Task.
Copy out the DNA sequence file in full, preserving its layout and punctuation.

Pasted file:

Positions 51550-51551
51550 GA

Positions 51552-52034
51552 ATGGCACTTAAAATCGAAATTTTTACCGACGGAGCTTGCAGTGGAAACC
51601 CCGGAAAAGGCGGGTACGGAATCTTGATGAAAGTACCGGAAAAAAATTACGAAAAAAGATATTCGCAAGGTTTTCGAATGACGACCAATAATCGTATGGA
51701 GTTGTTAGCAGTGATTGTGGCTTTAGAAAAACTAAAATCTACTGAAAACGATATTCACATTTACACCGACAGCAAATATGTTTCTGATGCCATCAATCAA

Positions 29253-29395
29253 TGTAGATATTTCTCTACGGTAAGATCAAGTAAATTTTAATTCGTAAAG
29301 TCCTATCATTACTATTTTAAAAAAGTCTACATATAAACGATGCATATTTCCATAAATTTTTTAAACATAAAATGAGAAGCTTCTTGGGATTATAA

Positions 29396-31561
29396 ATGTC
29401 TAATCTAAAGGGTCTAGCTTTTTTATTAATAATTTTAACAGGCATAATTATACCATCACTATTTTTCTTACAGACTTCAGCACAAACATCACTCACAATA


Positions 51550-51551
51550 GA

Positions 51552-52034
51552 ATGGCACTTAAAATCGAAATTTTTACCGACGGAGCTTGCAGTGGAAACC
51601 CCGGAAAAGGCGGGTACGGAATCTTGATGAAAGTACCGGAAAAAAATTACGAAAAAAGATATTCGCAAGGTTTTCGAATGACGACCAATAATCGTATGGA
51701 GTTGTTAGCAGTGATTGTGGCTTTAGAAAAACTAAAATCTACTGAAAACGATATTCACATTTACACCGACAGCAAATATGTTTCTGATGCCATCAATCAA

Positions 29253-29395
29253 TGTAGATATTTCTCTACGGTAAGATCAAGTAAATTTTAATTCGTAAAG
29301 TCCTATCATTACTATTTTAAAAAAGTCTACATATAAACGATGCATATTTCCATAAATTTTTTAAACATAAAATGAGAAGCTTCTTGGGATTATAA

Positions 29396-31561
29396 ATGTC
29401 TAATCTAAAGGGTCTAGCTTTTTTATTAATAATTTTAACAGGCATAATTATACCATCACTATTTTTCTTACAGACTTCAGCACAAACATCACTCACAATA